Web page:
Using Color in Visual Storytelling

Instructor: Yuanxin (Amy) Yang Alcocer

Amy has a master's degree in secondary education and has taught math at a public charter high school.

Color is an important component in visual storytelling; different colors convey different emotions. In this lesson, we discuss how different colors are used to convey different feelings.


Try visualizing an static image of a group of friends having fun at the candy store. What colors do you see? Now, try to visualize the same image but knowing that something is about to happen. Now what colors do you see? Are they the same or did they change? Most likely they changed. This is why in visual storytelling, or telling a story using pictures such as in video and photography, using the right colors to tell the story evokes specific emotions. To make people feel sad, for example, many artists use a sad color palette, such as cool blues or dark oranges.

Now, let's delve deeper into some of the colors used in visual storytelling.


Red is a powerful color. Use this color to convey emotions such as anger, power, lust, and romance. The exact kind of emotion it produces depends on its context. When you see red in an image of a couple embracing, then it most likely evokes romantic feelings. But when reds are used in connection with a fight, it evokes feelings of anger and power.

For example, examine the uses of red in Fig. 1.

Fig. 1
color in visual storytelling

Fig. 1 uses red to convey a feeling of love and romance. Now look at the image in Fig. 2.

Fig. 2
color in visual storytelling

It still uses the color red, but this time, the color evokes a totally different feeling.

In a visual story about two people falling in love, red can be used to show the moment they fall in love. If you use other colors prior to their romance, the transition to red will be that much more meaningful. People will feel it and remember it.


Yellows bring warmth and happiness if used in a happy way. For example, let's say your visual story is about a dog getting adopted. You could incorporate some yellows into the scene to show the happy occasion, like in Fig. 3.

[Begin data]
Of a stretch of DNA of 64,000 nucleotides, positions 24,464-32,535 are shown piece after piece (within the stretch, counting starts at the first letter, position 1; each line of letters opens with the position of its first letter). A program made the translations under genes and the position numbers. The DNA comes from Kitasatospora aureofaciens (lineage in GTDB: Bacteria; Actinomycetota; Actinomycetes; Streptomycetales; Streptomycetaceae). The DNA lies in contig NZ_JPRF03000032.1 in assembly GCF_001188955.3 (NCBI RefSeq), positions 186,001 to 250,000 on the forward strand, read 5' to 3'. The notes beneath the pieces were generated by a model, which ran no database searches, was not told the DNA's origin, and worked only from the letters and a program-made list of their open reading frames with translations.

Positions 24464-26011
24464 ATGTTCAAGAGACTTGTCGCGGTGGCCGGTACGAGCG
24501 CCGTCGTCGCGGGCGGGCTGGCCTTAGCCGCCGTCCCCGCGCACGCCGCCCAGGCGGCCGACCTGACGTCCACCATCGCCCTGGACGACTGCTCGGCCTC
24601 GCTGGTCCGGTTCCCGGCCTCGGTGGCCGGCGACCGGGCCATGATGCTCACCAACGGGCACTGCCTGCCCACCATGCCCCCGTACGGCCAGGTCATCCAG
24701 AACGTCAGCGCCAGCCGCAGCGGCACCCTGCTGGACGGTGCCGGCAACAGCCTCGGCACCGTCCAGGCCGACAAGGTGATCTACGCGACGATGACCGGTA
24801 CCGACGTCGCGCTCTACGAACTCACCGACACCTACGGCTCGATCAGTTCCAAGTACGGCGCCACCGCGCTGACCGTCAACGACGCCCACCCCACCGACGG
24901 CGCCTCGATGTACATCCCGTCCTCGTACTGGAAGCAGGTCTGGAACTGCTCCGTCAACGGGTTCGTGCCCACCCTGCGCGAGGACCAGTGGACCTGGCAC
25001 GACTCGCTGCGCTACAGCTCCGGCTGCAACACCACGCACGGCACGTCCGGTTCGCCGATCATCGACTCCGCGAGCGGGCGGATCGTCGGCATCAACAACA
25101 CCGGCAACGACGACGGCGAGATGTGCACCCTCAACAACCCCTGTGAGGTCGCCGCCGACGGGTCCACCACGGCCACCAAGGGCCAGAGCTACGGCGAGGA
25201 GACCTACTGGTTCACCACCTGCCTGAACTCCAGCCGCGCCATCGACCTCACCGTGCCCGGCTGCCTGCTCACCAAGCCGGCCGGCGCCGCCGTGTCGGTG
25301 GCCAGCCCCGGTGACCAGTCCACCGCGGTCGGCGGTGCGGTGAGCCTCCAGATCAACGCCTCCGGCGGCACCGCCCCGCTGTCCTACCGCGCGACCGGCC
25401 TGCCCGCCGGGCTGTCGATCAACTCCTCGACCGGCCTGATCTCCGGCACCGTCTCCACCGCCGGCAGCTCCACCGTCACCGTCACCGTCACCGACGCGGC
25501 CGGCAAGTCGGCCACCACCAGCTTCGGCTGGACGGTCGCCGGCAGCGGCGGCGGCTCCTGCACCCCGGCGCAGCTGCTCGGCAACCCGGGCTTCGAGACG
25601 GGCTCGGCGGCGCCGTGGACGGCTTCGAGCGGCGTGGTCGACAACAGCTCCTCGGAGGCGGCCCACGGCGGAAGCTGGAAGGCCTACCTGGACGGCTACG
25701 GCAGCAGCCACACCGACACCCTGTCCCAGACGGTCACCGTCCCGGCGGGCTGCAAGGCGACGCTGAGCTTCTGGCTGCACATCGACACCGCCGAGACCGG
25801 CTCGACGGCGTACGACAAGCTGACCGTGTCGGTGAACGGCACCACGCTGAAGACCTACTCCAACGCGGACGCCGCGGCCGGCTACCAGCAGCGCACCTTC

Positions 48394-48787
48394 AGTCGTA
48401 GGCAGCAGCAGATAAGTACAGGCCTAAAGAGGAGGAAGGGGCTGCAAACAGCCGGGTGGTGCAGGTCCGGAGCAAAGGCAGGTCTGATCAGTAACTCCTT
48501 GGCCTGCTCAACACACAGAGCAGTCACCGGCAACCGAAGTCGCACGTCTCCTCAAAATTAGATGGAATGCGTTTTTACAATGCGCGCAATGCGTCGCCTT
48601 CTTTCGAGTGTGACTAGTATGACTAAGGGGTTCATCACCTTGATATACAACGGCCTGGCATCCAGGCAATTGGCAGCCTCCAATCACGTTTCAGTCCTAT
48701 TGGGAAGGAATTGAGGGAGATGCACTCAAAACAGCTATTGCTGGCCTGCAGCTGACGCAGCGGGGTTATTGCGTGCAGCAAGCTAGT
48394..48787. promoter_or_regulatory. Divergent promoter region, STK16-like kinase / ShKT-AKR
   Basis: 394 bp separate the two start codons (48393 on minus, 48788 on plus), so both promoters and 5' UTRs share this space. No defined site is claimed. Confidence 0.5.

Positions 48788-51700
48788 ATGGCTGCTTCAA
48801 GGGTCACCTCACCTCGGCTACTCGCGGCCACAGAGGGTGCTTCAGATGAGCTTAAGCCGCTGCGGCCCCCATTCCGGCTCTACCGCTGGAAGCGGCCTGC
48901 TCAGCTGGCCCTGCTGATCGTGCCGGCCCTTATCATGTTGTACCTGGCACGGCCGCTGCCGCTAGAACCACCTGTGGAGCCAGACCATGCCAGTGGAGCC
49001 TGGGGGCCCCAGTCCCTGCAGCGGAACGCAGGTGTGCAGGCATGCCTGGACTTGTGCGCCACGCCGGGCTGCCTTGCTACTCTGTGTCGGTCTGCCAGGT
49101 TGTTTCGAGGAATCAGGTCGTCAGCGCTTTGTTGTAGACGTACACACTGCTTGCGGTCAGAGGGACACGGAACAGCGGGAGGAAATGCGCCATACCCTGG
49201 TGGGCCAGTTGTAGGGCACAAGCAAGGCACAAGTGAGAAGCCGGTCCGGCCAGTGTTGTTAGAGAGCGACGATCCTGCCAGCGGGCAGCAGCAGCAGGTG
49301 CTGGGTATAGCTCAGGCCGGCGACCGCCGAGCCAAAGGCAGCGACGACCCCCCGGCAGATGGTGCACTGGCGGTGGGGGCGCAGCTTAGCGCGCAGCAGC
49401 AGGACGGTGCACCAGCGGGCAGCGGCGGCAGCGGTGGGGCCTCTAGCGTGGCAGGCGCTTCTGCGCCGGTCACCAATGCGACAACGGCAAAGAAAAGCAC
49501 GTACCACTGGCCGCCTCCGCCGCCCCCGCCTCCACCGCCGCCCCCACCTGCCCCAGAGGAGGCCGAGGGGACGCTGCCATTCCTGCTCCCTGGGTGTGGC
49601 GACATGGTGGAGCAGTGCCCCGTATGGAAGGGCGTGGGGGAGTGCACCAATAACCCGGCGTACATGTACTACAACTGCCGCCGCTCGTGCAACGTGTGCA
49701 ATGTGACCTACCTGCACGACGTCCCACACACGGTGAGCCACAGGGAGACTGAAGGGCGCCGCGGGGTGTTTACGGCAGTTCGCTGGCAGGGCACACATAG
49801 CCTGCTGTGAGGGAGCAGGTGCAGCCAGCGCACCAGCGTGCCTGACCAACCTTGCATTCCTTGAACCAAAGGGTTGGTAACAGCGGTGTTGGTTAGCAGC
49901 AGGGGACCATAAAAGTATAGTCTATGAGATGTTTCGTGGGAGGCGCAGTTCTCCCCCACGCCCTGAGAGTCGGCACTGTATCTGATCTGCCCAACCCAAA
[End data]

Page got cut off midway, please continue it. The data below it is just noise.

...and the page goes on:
Fig. 3
color in visual storytelling

However, yellow can also portray betrayal and jealousy, like in Fig. 4.

Fig. 4
color in visual storytelling

Use it sparingly though, as too much yellow can actually irritate the eyes because it is brighter than other colors.


To evoke feelings of professionalism, passivity, warmth, coldness, melancholy, or peace, use blue. This versatile color means many different emotions depending on its context. Just think of a nice blue sky or a really clear blue lake, like we see in Fig. 5.

Fig. 5
color in visual storytelling

The different blues bring feelings of peace and relaxation. Now, let's see blue in a business context. The color evokes feelings of professionalism and trust, like we see in Fig. 6.

Fig. 6
color in visual storytelling

You see the color blue in many professional websites, such as those for lawyers. These companies want you to think of them as professional, therefore they want you to trust them.


The color orange can be used to evoke warm feelings and thoughts about nature, as in Fig. 7.

Fig. 7
color in visual storytelling

Orange can also be used to show something that's toxic and exotic. It's an energetic color, but not overpowering. Businesses often use orange to encourage people to purchase a product. For example, let's say you want to create a greeting card that brings out warm feelings and caters to nature lovers. You can use oranges to highlight nature scenes.


Green is another color that highlights nature and life, but in some cases, it's used to show corruption, greed, and poison. Some images use green to show health and vitality, as in Fig. 8.

Fig. 8
color in visual storytelling

To unlock this lesson you must be a Member.
Create your account

Register to view this lesson

Are you a student or a teacher?

Unlock Your Education

See for yourself why 30 million people use

Become a member and start learning now.
Become a Member  Back
What teachers are saying about
Try it risk-free for 30 days

Earning College Credit

Did you know… We have over 200 college courses that prepare you to earn credit by exam that is accepted by over 1,500 colleges and universities. You can test out of the first two years of college and save thousands off your degree. Anyone can earn credit-by-exam regardless of age or education level.

To learn more, visit our Earning Credit Page

Transferring credit to the school of your choice

Not sure what college you want to attend yet? has thousands of articles about every imaginable degree, area of study and career path that can help you find the school that's right for you.

Create an account to start this course today
Try it risk-free for 30 days!
Create an account